Greg Allman, Butch Trucks and Jai Johnny Johnson (Jaimo) joined the Great Southern Band in concert in Central Park, and the stage was set for another Allman Brothers Band album. The first album, Enlightened Rogues, contained the minor hit, “Crazy Love”. Also included was the Grammy nominated rock instrumental “Pegasus.” I was also fortunate to have co-written a song with Dickey “Try It One More Time” on the Enlightened Rogues album. It’s a “funky” lick using diatonic 6ths inspired by the song “Right on the Money” written by Bill Bartlett, the founder of the pop groups The Lemonpipers (Green Tamborine) and Ram Jam “Black Betty”.
Albums with Dickey Betts and Great Southern:
Atlanta’s Burning Down
Albums with the Allman Brothers Band:
Reach for the Sky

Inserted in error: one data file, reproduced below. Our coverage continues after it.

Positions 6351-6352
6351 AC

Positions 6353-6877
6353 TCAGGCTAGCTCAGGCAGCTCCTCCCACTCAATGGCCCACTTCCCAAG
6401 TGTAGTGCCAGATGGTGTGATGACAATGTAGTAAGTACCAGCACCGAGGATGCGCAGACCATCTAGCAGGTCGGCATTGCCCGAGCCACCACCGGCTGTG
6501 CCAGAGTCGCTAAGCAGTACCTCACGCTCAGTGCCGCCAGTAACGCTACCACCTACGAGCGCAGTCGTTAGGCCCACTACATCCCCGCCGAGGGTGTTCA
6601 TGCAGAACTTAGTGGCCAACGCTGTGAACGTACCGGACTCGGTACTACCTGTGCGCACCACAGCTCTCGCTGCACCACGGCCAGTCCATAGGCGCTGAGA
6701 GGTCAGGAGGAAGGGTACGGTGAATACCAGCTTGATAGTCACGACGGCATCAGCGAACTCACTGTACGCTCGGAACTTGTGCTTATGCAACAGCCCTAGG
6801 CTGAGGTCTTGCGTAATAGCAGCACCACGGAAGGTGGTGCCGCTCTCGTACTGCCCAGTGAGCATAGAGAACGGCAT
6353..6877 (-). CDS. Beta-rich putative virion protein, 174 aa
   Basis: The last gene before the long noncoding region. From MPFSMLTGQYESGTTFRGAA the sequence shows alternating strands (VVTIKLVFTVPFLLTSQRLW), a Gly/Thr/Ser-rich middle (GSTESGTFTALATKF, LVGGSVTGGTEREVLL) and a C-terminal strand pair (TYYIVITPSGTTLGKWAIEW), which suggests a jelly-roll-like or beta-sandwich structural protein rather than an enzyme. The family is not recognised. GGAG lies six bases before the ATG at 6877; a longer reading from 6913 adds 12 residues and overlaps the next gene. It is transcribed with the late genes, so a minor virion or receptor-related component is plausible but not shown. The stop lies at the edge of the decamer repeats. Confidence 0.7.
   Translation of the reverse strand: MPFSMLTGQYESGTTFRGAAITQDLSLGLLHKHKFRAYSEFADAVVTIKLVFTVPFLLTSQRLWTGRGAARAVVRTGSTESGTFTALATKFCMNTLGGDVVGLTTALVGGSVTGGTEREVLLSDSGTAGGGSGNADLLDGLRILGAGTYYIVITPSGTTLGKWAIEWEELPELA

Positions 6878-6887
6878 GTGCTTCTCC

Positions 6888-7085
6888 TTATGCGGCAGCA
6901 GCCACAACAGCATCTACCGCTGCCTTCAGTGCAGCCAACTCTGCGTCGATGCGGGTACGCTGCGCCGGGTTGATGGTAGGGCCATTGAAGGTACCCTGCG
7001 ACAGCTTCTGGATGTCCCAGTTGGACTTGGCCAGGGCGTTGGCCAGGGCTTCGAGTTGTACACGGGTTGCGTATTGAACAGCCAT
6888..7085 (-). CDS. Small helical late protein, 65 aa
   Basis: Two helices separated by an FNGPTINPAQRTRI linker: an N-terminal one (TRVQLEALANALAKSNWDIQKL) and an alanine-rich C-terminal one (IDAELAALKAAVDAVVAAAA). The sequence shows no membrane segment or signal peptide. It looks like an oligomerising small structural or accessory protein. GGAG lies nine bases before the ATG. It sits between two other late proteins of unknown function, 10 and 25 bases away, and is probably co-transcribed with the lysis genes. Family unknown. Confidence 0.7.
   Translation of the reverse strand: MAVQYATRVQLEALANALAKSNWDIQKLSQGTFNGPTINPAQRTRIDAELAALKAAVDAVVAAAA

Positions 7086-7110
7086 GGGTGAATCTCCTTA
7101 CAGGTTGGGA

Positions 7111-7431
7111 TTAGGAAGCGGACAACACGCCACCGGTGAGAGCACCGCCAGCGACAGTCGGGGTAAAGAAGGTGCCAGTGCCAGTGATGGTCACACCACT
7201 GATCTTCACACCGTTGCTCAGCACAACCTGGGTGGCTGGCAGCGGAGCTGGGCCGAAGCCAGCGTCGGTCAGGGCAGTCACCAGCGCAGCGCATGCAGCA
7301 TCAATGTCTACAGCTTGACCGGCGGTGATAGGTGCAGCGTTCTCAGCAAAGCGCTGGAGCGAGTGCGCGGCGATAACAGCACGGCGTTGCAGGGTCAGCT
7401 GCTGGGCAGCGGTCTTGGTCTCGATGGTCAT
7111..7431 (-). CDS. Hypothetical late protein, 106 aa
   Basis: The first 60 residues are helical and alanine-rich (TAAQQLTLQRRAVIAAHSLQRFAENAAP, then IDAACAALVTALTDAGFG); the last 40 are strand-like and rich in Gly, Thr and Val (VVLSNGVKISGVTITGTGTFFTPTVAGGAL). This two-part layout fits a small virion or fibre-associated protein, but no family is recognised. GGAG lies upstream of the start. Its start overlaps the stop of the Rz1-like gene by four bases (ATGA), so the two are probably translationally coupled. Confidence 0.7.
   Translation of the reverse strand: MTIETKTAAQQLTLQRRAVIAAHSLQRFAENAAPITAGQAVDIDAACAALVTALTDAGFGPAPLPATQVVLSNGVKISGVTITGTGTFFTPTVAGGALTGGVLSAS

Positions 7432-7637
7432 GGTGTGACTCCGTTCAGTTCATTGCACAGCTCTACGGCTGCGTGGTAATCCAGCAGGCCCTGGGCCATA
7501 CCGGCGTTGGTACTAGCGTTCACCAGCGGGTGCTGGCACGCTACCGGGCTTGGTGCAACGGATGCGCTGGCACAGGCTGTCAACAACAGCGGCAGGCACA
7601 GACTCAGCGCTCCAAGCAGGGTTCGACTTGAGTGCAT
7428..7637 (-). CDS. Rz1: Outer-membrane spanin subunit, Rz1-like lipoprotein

Brothers of the Road
Many years of international tours and hundreds of dates later, Dickey and Greg decided to part ways again. After a short period with the Greg Allman Group, I was asked to join forces with Dickey Betts in another interesting group called Betts, Hall, Leavel and Trucks. There was a great deal of talent in this group. The addition of Chuck Leavel (of Sea Level, Jessica, and now The Rolling Stones fame) and Jimmy Hall (dynamic lead vocal and sax player from Wet Willie) really made working with the group a pleasure. Unfortunately, the group never recorded. Those great jams only exist in a few people’s memories. I’ve recently heard rumors of a few bootleg mixing board tapes floating around and some youtube videos. Good luck locating them!
Guild acoustic bass
Alembic long scale dove tail active electronics 4 string bass guitar
A Carl Thompson hand made KOA wood 4 string bass guitar
A Fender Jazz Bass owned by the then stage manager Bill Hoyt (a great bass from a great guy!)
2 consecutive serial number Macintosh 2300 studio reference amplifiers (Great sounding boat anchors)
An Alembic preamp
Urie 31 band Graphic EQ
Kamen round wound Kamflon coated bass strings
Fender medium guitar picks (Dickey liked the sound of “Picked” Bass)